U.S. Pat. No. 4,677,420 to Topic et al. discloses a wear indicator wire that is routed across a retaining bar on a disc brake caliper. A contact spring holds the sensing element against the pad, and a spring clip holds the wire against the retaining bar so it doesn't impact the wheel rim. The Topic et al. indicator ultimately measures lining wear, and the wire is not to be severed at the location of the retaining bar.

U.S. Pat. No. 4,749,063 to Garrett et al. relates to a system that monitors a clearance between a braking surface and braking member. Air is passed over the brake assembly, and an air flow sensor monitors the air flow in the clearance area. If the air flow is not within predetermined limits, a brake adjuster is moved to correct the situation.

U.S. Pat. No. 5,454,450 to Tanigawa concerns a lining wear probe in which a wire held by the probe is severed when the brake pad is worn. The probe keeps the wire in place after it is severed. The Tanigawa probe concerns lining wear problems only.

U.S. Pat. No. 6,345,700 to Zenzen discloses a lining wear sensor with a protective shield or cover, which protects the wire of the sensor from mechanical stress and heat.

Finally, U.S. Patent application publication 2006/0011424 to Goodell et al. relates to a wheel valve stem shield for air disc brake applications, and addresses the problem of preventing valve stem damage due to fitting of incompatible wheel ends. The shield can be a single stamped device configured for the particular wheel end with necessary notches and recesses.

SUMMARY OF THE INVENTION

It is contemplated, according to one aspect of this present invention, to provide a unique wire or cable routing configuration in which a portion of the cable is located and oriented so as to impact an air valve stem to provide an indication of erroneous wheel mounting to a vehicle operator. The cable, which is either integrated into an existing pad wear warning system or mounted appropriately as a separate device, is routed such that, in one configuration of the invention, it travels along the catch or retainer by which a brake pad retainer bar is secured to the caliper. Contact between the caliper or other element, which only occurs if an incorrectly sized wheel rim assembly is placed on the axle, serves to open or close an electric circuit as the cable portion is worn through due to contact between the valve stem and caliper.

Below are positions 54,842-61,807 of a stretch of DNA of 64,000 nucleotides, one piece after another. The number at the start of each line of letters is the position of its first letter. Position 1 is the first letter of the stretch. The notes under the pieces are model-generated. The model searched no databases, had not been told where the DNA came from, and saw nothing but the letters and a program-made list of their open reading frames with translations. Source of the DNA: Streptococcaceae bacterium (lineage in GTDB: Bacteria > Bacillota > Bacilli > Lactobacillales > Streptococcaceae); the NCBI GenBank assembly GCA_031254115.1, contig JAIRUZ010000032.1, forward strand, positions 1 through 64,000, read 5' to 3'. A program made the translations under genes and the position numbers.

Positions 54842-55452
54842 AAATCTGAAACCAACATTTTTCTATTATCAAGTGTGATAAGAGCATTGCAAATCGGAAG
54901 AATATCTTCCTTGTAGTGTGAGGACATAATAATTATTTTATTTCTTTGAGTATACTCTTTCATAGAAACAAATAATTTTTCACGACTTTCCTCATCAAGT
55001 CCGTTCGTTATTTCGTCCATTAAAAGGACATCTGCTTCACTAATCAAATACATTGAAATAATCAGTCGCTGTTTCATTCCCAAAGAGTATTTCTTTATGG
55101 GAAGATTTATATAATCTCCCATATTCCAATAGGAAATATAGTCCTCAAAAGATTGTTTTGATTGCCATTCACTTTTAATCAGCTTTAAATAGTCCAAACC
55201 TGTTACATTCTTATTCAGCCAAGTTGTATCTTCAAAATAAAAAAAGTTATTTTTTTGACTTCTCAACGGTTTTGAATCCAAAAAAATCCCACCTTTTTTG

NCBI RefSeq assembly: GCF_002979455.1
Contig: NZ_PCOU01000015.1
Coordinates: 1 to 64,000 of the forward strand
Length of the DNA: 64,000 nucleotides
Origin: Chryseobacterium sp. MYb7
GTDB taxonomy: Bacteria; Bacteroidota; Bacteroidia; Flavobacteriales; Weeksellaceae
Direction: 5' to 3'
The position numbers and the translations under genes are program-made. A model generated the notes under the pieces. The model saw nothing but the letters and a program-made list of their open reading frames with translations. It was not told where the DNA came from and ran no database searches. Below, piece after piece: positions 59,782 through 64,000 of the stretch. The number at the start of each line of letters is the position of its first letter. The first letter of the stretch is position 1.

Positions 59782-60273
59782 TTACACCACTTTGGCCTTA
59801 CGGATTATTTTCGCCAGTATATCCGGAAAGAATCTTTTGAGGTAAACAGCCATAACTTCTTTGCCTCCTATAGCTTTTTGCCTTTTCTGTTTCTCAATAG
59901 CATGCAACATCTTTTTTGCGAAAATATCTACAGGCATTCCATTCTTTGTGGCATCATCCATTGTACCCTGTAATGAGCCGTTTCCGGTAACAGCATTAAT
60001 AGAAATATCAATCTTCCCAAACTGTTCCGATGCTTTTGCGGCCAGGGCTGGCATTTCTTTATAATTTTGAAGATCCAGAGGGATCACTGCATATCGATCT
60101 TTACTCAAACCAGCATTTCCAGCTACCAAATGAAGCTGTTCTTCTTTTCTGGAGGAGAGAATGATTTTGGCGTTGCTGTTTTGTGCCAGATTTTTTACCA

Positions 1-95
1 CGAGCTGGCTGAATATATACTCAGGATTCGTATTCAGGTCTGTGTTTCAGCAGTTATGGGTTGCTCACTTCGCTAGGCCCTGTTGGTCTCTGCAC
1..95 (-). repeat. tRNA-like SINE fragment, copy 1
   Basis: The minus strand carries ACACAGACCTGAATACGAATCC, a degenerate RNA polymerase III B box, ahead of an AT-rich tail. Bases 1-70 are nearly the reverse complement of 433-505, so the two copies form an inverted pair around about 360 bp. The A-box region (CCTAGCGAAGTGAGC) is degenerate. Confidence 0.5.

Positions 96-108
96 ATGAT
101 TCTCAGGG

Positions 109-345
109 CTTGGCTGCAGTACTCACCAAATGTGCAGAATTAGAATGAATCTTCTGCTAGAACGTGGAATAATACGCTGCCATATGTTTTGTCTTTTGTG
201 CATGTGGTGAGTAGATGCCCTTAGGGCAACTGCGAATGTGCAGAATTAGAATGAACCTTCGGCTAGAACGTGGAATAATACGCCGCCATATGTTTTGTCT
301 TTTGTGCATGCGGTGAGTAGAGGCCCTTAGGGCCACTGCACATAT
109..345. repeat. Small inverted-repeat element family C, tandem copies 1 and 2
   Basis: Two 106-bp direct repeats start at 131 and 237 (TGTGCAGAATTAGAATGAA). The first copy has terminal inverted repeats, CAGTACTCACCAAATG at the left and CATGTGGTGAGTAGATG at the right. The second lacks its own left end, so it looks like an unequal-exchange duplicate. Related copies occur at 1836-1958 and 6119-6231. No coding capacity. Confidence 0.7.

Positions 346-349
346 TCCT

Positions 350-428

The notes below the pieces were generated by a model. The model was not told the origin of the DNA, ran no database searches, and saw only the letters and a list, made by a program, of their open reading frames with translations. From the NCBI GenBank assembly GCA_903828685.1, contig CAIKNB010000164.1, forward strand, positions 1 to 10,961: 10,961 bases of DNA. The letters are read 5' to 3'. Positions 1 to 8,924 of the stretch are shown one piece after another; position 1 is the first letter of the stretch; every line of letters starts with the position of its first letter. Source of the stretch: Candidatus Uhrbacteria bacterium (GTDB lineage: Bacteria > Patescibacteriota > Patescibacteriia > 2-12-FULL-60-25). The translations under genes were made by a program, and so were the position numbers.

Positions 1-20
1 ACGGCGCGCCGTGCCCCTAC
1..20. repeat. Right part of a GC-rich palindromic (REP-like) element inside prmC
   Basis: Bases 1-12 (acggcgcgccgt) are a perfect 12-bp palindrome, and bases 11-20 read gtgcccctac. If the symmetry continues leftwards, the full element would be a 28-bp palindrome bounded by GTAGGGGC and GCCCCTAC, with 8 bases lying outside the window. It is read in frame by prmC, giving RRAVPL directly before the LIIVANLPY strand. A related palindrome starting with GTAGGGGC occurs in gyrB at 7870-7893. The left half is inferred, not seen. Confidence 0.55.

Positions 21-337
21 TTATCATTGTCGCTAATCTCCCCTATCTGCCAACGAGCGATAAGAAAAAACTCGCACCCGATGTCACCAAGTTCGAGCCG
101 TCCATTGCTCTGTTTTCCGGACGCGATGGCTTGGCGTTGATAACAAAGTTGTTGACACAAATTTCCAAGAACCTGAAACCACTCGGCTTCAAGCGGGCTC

This functional concept, especially when the sensor is integrated into pad wear warning wiring, is essentially a functional expansion of an existing pad wear detection device. The present invention thus can incorporate wiring and signal processing already existing in the vehicle, since the same dashboard warning light could be used to indicate either pad wear or improper wheel rim mounting. Essential advantages, therefore, include the proven reliability of the current system and the limited additional cost. High system reliability is additionally provided by the use of only a few simple components and due to existing positive pad wear warning system history.

Costs of the system proposed additional to those of an existing pad wear warning device are limited, since all that is required is an extension of existing wiring and, in essence, additional components are not needed.

In a general sense, the invention concerns involves a warning system adapted to indicate disc brake and wheel component incompatibility. The warning system has a section of a cable forming an element thereof disposed so that it extends between a non-rotating disc brake component and a rotating contour of the wheel component, such as the contour defined by a tire inflation valve. The cable section is positioned at a location of minimum clearance between the non-rotating disc brake component and the wheel component, and preferably extends along an outboard portion of a caliper of the disc brake. The non-rotating disc brake component, in one preferred configuration, is a disc brake caliper, and the cable section can define part of a brake pad wear indication device, if desired. If so, the cable section can lead to an outboard brake pad wear sensor.

BRIEF DESCRIPTION OF THE DRAWINGS

FIG. 1 is an exploded perspective view showing cooperation of certain elements of a disc brake assembly into which a sensor according to the invention is incorporated;

FIG. 2 is a side view, partly in section, showing a sensor having one wire routing configuration;

FIG. 3 is a view similar to that of FIG. 2 but showing a sensor having an alternative wire routing configuration;

FIG. 4 is an end view of a catch for a brake pad retainer bar illustrating another wire routing configuration; and

FIG. 5 is a view similar to that of FIG. 4 but of a further wire routing configuration.

DETAILED DESCRIPTION OF THE DRAWINGS